(Bloomberg Opinion) -- Euphemisms allow us to avoid confronting the cold, hard truth. Their ambiguity makes the terrible seem merely bad and the bad seem almost OK. It is a softening of subjective reality that allows us to happily live in deluded denial. This isn't a great strategy for relationships, for careers and, especially, for investors.Consider that we no longer have car crashes that kill more than 40,000 Americans a year. Instead, we have “accidents” caused by inattentive, reckless or -- to use a euphemism --impaired drivers. Companies don’t fire thousands of employees at a time, driving the unemployment rate higher; they downsize or, even worse, right-size. Even the word euphemism is itself a euphemism. It is a lie designed to hide an ugly truth from ourselves. “Banana” was an infamous economic euphemism during the 1970s. Alfred Kahn, then chairman of the Council on Wage and Price Stability, was told never to use the word “depression” or even "recession" when speaking at the White House or in public. To warn of potential economic trouble, he discussed "the worst banana you ever saw."As it turns out, refusing to use the word “recession” was a poor political strategy for Kahn’s boss, President Jimmy Carter. He lost his re-election bid in a landslide. Or perhaps it goes down easier to note that Carter “came in second” due to a “kumquat.”(1)Euphemisms don't help us make better decisions or confront challenges directly. As reported by Bloomberg News and the New York Times, the skyrocketing use of the word “unprecedented” during quarterly earnings conference calls serves as a reminder. We all understand the extent of lockdown orders, with second-quarter gross domestic product cut in half. But here's the issue: Investors don't expect management to be clairvoyant, but they do expect them to have plans for when disaster strikes and to execute that plan when necessary. This leads to three basic questions investors should ask corporate management:No. 1. What did you do to prepare for this sort of event?No. 2. How are you managing in the crisis?No. 3. What are your plans for the post-pandemic future?Some companies are much better situated by dint of their business model than others. Netflix Inc. is a natural winner in an era of sheltering at home. But entertainment giant Walt Disney Co., with its theme parks and theatrical films, was badly hit by the pandemic. It also had the foresight to diversify from those “live” businesses, with new services such as the Disney+ streaming service, which now has more than 55 million paying subscribers. Unprecedented events did not derail it from planning for home entertainment and executing that plan. Other live entertainment companies such as Live Nation Entertainment Inc., Madison Square Garden Entertainment Corp. or Six Flags Entertainment Corp. were not as prescient. Consider retail companies such as Amazon.com Inc., Target Corp. and Walmart Inc. -- all have done an excellent job executing a so-called last-mile strategy. Other retailers selling essentials to the same customers have not. Investors judge these managements, in part, by how they respond to a crisis like Covid-19. This particular event never happened before, but shareholders still want to know how corporate chiefs plan on managing it.The overemphasis on "unprecedented" deserves attention because it's so trite. Novel, first-time events occur with startling regularity. The normal state of human affairs has been persistent and unprecedented change. It isn't just the global health risks of this moment; it is true in every sphere of human endeavor. The default setting of humanity is to create new ideas, innovations, concepts, business models, technologies and solutions.Under the best of circumstances, we have limited “visibility” -- another euphemism -- about almost everything. Consider corporate revenues and profits. Look how often companies update, amend and revise quarterly earnings “guidance” -- one more euphemism, this one for "forecast." Yes, these forecasts become more accurate as the end of a quarter approaches, but that's only because more hard data has accumulated. In the end, it only comes down to informed guesswork.These may be unprecedented times, but they are not really out of the ordinary. Uncertainty always rules, and no one ever knows the future. For that reasons, no one really knows or even has a good sense of when the economy will recover, how many will die and when the pandemic will be over. Pretending otherwise with euphemisms does not make it any less so.Just remember that there is exactly the same amount of uncertainty now about the future as there always is. During times of crisis, you simply lose the ability to fool yourself about it.(1) When the United Fruit Co., a large banana producer, objected to the use of the word “banana,” Kahn shifted his choice of euphemism to "kumquat.” Really.This column does not necessarily reflect the opinion of the editorial board or Bloomberg LP and its owners.Barry Ritholtz is a Bloomberg Opinion columnist. He is chairman and chief investment officer of Ritholtz Wealth Management, and was previously chief market strategist at Maxim Group. He is the author of “Bailout Nation.”For more articles like this, please visit us at bloomberg.com/opinionSubscribe now to stay ahead with the most trusted business news source.©2020 Bloomberg L.P.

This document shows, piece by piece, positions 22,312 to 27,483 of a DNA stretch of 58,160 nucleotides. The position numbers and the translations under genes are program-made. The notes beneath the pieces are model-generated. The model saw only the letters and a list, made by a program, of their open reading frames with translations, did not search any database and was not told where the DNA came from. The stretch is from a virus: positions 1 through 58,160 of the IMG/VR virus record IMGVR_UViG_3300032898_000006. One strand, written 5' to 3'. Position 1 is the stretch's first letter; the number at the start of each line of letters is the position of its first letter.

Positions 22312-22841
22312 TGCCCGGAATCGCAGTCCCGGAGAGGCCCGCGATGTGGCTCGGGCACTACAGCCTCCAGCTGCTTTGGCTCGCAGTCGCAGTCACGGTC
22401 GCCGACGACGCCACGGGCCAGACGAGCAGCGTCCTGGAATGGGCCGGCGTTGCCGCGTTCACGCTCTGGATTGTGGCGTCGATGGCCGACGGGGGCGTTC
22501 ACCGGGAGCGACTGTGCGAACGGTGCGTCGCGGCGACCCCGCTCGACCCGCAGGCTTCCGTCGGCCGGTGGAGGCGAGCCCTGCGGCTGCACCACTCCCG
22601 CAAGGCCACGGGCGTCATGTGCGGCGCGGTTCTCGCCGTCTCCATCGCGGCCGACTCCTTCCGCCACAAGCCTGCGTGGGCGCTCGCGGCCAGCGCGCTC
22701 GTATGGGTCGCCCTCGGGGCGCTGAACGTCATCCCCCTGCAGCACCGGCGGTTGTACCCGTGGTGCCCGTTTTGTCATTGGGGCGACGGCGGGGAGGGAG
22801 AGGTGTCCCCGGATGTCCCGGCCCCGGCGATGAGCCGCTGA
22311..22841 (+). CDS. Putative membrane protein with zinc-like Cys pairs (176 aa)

(Bloomberg) -- Amazon.com Inc. is in preliminary talks to buy a stake in No. 2 Indian carrier Bharti Airtel Ltd. for at least $2 billion, Reuters reported, joining Facebook Inc. and other U.S. giants in betting on one of the world’s fastest-growing internet arenas.The U.S. online retailer is in early-stage discussions to buy about a 5% stake in the Indian wireless operator, Reuters said, citing anonymous sources. A deal will help Amazon access Bharti’s 300 million subscribers -- a user base akin to the entire U.S. population.American technology and investment giants have been buying stakes in Indian companies to build their presence in Asia’s second-most populous nation. Facebook agreed to invest about $5.7 billion into a unit of Mukesh Ambani’s Reliance Industries Ltd. in April, while Microsoft Corp. is reportedly considering a stake in the same company.Amazon already has deep roots in India, where Chief Executive Officer Jeff Bezos has visited and vowed to build one of his biggest e-commerce operations outside of the U.S. Bezos, now the world’s richest man, said during a trip in January that his company would invest another $1 billion on top of the billions it’s shelled out to bring small and medium-size businesses online. Amazon is now vying with Walmart Inc.’s Flipkart to tap an increasingly affluent population adopting smartphones at a rapid clip.Read more: Jeff Bezos’s India Visit Marked by Probe and ProtestsAn Amazon spokeswoman in India declined to comment. “We routinely work with all digital and OTT players and have deep engagement with them to bring their products, content and services for our wide customer base. Beyond that there is no other activity to report,” a Bharti spokesperson said.An influx of capital would be welcome to New Delhi-based Bharti Airtel, which has come under pressure to beef up its offerings ever since Ambani’s technology venture went on a deal spree to secure about $10 billion in investment from Facebook to KKR & Co. Airtel’s billionaire Chairman Sunil Mittal may be looking to leverage the diverse businesses in his empire just as Ambani goes into overdrive to transform his oil-and-petrochemicals company into an Indian e-commerce and digital payments titan with Jio Platforms.Read more: How Facebook’s Reliance Deal Upends a $1 Trillion Digital ArenaIn its 25 years of operations, Bharti Airtel has survived frequent policy changes in one of the world’s toughest telecommunications markets. It lost its position as India’s largest wireless carrier last year to Ambani’s Reliance Jio Infocomm Ltd., which debuted in 2016 and shook up the industry with free calls and cheap data. The most recent blow to Bharti Airtel came in October, when the nation’s top court in a shock ruling ordered it to pay $3 billion in back fees.The technology ambitions of Ambani, Asia’s richest man, have turned the spotlight on his telecommunications rivals, including Vodafone Idea Ltd., the struggling Indian business of British operator Vodafone Group Plc. The Financial Times reported May 28 that Alphabet Inc.’s Google is considering acquiring a stake in that venture. Vodafone Idea said it isn’t currently considering any such proposal.Besides telecommunications, Mittal’s Bharti Enterprises has businesses spanning insurance, real estate, education and farm food.(Updates with Amazon’s declining comment in the fifth paragraph)For more articles like this, please visit us at bloomberg.comSubscribe now to stay ahead with the most trusted business news source.©2020 Bloomberg L.P.